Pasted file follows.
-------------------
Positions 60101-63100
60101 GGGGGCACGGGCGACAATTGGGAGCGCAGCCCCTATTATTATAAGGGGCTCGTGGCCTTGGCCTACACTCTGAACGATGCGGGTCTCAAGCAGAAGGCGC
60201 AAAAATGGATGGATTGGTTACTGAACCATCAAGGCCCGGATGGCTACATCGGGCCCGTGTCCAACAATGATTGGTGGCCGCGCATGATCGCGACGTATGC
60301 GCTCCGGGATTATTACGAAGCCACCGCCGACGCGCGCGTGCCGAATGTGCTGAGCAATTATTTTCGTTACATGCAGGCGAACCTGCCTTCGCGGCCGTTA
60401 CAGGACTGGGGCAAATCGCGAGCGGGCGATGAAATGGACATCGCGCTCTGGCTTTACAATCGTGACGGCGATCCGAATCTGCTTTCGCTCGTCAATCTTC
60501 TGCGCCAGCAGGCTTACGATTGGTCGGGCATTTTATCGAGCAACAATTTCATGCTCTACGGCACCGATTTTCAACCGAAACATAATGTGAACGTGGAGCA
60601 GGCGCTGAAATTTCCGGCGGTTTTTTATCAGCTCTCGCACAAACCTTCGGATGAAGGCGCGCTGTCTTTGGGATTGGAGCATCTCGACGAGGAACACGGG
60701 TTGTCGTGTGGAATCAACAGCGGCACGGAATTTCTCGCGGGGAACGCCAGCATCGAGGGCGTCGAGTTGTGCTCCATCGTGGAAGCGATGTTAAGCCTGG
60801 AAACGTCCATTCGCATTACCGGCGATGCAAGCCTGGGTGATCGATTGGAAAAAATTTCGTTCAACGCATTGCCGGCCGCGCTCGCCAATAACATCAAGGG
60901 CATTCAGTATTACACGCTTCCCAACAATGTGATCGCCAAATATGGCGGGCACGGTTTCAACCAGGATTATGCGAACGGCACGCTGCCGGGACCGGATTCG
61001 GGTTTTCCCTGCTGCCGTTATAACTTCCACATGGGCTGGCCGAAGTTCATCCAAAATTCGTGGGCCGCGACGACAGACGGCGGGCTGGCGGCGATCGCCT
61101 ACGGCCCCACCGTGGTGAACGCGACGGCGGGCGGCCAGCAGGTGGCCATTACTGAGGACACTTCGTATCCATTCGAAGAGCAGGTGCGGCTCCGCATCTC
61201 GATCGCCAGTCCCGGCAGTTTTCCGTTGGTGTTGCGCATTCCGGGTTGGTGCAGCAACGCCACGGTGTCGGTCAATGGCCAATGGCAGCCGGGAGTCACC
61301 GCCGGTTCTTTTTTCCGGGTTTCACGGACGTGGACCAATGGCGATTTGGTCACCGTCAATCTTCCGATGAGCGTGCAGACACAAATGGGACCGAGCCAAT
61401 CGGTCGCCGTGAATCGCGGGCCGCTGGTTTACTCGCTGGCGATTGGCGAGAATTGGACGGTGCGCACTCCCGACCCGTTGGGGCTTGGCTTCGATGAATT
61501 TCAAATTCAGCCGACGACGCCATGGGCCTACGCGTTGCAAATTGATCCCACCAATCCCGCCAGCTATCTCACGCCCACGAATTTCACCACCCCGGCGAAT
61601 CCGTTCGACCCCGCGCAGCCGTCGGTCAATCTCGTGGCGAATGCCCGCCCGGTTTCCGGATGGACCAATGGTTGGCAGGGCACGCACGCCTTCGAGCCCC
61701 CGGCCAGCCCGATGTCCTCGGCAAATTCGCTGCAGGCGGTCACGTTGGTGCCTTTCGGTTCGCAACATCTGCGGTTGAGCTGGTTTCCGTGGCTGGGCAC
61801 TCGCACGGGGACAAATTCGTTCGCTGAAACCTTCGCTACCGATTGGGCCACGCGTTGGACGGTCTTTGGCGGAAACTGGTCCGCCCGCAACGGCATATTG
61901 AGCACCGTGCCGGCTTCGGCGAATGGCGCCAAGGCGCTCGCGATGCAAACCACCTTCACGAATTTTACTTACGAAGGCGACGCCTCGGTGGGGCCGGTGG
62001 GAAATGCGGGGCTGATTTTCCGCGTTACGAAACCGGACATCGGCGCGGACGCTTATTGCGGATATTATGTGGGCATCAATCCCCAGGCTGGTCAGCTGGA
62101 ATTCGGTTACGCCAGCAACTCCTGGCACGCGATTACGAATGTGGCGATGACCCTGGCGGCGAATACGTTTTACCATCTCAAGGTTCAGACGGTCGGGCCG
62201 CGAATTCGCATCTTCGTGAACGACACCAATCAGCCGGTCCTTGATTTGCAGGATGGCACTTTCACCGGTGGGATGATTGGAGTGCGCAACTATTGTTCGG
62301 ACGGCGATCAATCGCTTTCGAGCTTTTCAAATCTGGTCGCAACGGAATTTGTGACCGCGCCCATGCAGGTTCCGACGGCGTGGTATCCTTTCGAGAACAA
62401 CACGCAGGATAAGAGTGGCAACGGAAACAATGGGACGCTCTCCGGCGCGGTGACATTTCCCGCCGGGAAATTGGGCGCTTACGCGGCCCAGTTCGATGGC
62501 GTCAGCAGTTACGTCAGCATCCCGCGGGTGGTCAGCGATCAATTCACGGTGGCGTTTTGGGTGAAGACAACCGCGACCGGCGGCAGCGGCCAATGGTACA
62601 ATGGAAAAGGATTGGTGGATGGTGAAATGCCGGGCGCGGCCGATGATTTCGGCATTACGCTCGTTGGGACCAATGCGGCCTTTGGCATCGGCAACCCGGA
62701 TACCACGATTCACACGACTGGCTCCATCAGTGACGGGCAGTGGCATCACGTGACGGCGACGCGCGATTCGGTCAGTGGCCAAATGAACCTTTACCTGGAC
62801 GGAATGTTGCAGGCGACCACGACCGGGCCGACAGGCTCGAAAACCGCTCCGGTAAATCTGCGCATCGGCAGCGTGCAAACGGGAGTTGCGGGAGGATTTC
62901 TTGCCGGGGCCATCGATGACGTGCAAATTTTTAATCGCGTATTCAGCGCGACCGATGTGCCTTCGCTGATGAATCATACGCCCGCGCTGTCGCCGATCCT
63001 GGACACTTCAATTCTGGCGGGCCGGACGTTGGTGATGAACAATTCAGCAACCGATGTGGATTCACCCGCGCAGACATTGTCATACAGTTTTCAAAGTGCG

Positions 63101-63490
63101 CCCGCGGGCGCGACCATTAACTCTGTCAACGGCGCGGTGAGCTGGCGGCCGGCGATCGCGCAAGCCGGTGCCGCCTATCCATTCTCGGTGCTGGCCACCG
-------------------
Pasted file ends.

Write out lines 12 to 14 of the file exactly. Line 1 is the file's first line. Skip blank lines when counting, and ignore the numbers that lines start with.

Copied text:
61101 ACGGCCCCACCGTGGTGAACGCGACGGCGGGCGGCCAGCAGGTGGCCATTACTGAGGACACTTCGTATCCATTCGAAGAGCAGGTGCGGCTCCGCATCTC
61201 GATCGCCAGTCCCGGCAGTTTTCCGTTGGTGTTGCGCATTCCGGGTTGGTGCAGCAACGCCACGGTGTCGGTCAATGGCCAATGGCAGCCGGGAGTCACC
61301 GCCGGTTCTTTTTTCCGGGTTTCACGGACGTGGACCAATGGCGATTTGGTCACCGTCAATCTTCCGATGAGCGTGCAGACACAAATGGGACCGAGCCAAT